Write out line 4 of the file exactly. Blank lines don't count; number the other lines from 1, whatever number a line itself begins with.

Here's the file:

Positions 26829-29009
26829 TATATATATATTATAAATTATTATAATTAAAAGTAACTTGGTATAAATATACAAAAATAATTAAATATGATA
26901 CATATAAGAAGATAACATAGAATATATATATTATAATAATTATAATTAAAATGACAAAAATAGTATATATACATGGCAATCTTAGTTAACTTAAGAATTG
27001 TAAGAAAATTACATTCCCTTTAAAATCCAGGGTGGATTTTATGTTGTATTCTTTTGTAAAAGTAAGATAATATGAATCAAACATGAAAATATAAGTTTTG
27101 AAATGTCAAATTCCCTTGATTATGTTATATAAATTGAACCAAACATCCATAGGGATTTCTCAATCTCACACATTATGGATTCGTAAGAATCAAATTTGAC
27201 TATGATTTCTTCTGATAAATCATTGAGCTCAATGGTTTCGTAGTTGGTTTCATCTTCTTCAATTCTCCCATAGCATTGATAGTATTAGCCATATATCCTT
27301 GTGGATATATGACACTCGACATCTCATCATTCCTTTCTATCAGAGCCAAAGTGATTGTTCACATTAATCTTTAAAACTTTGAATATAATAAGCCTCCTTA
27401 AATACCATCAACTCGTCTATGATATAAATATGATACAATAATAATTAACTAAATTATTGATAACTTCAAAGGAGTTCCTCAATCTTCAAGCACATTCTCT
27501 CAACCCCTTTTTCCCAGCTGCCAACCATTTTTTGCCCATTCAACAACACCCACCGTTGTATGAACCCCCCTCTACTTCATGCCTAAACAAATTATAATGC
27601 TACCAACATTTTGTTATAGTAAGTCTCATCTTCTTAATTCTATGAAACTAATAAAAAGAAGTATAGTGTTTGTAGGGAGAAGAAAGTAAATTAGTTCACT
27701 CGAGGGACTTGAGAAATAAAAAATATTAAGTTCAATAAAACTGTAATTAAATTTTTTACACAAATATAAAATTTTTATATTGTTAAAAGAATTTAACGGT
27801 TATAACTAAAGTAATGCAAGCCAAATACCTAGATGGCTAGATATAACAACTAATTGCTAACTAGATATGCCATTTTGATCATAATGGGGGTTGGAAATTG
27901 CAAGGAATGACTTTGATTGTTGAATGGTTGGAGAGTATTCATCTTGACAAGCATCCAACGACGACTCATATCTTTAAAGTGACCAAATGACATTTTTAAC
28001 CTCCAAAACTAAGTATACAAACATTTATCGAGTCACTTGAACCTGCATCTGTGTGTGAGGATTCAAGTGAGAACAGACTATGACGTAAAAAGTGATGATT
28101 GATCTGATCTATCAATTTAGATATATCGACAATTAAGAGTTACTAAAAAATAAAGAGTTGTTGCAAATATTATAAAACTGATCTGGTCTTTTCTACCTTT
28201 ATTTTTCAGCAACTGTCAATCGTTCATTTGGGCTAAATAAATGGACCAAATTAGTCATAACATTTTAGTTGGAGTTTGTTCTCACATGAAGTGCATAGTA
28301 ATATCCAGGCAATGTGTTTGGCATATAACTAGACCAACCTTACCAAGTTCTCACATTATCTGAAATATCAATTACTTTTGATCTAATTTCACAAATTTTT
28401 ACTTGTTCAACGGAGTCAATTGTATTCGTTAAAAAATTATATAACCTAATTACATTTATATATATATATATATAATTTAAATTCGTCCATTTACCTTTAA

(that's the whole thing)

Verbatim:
27001 TAAGAAAATTACATTCCCTTTAAAATCCAGGGTGGATTTTATGTTGTATTCTTTTGTAAAAGTAAGATAATATGAATCAAACATGAAAATATAAGTTTTG